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Pol J Pharmacol. 2001 May-Jun;53(3):201-14.

Drug addiction. Part I. Psychoactive substances in the past and presence.

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Institute of Pharmacology, Polish Academy of Sciences, Kraków.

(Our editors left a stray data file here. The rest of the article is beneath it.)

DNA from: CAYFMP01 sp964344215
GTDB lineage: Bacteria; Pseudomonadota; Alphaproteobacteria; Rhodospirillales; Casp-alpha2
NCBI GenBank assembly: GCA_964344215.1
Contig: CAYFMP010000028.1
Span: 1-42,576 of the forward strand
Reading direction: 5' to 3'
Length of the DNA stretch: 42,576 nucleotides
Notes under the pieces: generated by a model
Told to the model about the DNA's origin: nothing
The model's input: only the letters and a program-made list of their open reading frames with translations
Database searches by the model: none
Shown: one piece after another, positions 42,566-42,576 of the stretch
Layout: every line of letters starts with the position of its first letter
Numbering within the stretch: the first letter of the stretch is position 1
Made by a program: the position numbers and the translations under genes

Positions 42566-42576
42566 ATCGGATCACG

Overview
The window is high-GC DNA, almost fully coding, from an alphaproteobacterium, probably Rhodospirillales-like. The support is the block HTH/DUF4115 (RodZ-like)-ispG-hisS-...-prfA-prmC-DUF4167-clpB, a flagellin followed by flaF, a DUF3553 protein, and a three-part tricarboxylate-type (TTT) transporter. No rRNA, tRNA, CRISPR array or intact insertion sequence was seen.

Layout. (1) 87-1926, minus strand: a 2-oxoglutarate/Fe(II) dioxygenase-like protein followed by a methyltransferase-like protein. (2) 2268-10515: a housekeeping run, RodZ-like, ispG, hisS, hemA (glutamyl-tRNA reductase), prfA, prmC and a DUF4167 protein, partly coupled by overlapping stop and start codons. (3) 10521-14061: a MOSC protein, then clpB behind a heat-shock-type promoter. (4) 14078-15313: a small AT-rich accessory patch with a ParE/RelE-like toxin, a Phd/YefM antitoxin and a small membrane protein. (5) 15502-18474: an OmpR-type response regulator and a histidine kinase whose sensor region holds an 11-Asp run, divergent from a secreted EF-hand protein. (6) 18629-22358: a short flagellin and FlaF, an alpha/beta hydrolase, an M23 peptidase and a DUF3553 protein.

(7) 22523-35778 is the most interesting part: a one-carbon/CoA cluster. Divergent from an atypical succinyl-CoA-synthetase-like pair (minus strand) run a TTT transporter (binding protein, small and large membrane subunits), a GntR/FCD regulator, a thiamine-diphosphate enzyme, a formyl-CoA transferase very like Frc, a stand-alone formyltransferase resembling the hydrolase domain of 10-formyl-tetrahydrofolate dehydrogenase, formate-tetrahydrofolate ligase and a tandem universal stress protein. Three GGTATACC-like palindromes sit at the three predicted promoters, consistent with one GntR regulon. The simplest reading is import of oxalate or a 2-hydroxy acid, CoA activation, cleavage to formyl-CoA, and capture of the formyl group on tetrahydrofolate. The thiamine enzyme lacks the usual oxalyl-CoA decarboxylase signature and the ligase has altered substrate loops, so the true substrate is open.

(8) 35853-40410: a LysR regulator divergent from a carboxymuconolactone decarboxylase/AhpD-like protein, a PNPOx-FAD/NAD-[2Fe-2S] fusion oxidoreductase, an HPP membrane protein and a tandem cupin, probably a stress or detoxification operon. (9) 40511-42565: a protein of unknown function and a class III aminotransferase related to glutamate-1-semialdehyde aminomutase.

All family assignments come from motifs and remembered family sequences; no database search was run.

Substances capable of changing the functions of the central nervous system are widely distributed in plant kingdom, and many of them were discovered by ancient food-gatherers at the dawn of humanity. In the Old World only a few substances producing euphoria or altered states of consciousness and having habit-forming properties are still widely used. They are the products of poppy (opium, morphine), hemp (hashish, marijuana), and of fermentation of various organic materials alkohol. This list has recently been joined by the psilocybin-containing mushrooms. The addiction-forming compounds originated in the New World and widely spread are tobacco (nicotine) and cocaine. In the 19th and 20th, century the development of medicinal chemistry resulted in several synthetic compounds, originally proposed as therapeutics, such as barbiturates, benzodiazepines and amphetamines. Due to legal problems, to avoid production of the substances already prohibited, many designer drugs were manufactured. In addition, several compounds were synthesized as recreational drugs. Also some compounds that were not regarded as drugs, such as aromatic hydrocarbons and other cleansing agents, as well as steroids were found to have properties of dangerous, habit-forming agents. The attitude of society and the pattern of use of psychoactive substances have changed with time, particularly in the last decades. The active principles are now more addictive because of concentration, purification, chemical modifications and the way of ingestion, which now favors most rapid transport to the central nervous system. The substance abuse approaches the level of global epidemics, and the recent usage of drugs of addition is also reviewed.

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